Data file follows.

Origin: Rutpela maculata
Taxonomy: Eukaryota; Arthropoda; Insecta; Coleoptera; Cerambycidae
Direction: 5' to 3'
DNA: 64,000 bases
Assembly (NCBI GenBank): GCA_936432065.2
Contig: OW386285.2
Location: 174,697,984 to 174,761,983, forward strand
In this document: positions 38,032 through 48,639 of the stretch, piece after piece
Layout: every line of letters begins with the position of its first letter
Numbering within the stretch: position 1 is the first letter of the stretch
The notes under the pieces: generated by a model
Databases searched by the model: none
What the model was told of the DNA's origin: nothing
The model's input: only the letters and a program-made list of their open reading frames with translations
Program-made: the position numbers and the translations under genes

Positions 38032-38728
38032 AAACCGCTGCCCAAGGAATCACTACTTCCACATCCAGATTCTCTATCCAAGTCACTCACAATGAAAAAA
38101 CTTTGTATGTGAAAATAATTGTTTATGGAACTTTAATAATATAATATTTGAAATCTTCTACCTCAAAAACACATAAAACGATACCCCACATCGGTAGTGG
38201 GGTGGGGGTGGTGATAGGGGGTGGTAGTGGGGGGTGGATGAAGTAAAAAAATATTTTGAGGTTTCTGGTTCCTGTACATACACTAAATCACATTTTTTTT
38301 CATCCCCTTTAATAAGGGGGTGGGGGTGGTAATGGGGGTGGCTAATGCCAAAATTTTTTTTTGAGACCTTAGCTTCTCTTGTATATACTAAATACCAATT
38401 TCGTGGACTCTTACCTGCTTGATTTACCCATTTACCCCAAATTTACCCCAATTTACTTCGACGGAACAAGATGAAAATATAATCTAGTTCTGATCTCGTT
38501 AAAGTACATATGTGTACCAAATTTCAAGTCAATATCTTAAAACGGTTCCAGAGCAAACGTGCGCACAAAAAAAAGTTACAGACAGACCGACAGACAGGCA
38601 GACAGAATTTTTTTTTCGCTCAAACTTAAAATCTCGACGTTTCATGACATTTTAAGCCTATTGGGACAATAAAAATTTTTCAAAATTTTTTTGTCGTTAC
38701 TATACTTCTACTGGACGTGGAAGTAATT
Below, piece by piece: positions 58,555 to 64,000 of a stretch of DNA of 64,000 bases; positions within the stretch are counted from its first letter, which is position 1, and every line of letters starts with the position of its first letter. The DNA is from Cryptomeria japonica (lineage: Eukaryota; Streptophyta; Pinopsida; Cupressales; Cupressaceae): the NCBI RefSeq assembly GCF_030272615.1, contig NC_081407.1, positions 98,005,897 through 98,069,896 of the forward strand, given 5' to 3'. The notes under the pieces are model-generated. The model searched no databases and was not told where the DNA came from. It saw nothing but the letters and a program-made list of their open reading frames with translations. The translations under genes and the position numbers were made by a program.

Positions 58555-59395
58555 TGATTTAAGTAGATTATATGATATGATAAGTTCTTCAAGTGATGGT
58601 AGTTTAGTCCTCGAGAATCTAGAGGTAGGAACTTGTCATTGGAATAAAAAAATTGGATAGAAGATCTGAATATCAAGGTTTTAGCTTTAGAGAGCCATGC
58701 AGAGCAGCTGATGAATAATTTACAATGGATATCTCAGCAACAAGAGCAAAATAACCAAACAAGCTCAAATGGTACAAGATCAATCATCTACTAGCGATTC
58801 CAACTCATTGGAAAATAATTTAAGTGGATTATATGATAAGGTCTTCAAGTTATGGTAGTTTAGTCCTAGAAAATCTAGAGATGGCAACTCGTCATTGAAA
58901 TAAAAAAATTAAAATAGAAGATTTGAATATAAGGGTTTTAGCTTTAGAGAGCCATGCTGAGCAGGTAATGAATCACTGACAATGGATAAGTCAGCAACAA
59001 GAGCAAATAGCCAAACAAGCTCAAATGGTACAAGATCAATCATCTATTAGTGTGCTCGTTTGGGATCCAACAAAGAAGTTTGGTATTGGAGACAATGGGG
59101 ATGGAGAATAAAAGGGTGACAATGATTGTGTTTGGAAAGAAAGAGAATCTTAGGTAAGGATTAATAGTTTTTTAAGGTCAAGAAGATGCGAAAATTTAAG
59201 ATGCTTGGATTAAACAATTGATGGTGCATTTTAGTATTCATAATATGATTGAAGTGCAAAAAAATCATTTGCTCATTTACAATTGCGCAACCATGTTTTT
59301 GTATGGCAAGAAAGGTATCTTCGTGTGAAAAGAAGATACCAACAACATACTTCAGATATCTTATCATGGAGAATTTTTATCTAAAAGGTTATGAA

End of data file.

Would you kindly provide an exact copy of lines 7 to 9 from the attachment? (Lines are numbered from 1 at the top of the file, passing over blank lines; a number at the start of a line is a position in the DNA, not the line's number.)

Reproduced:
Location: 174,697,984 to 174,761,983, forward strand
In this document: positions 38,032 through 48,639 of the stretch, piece after piece
Layout: every line of letters begins with the position of its first letter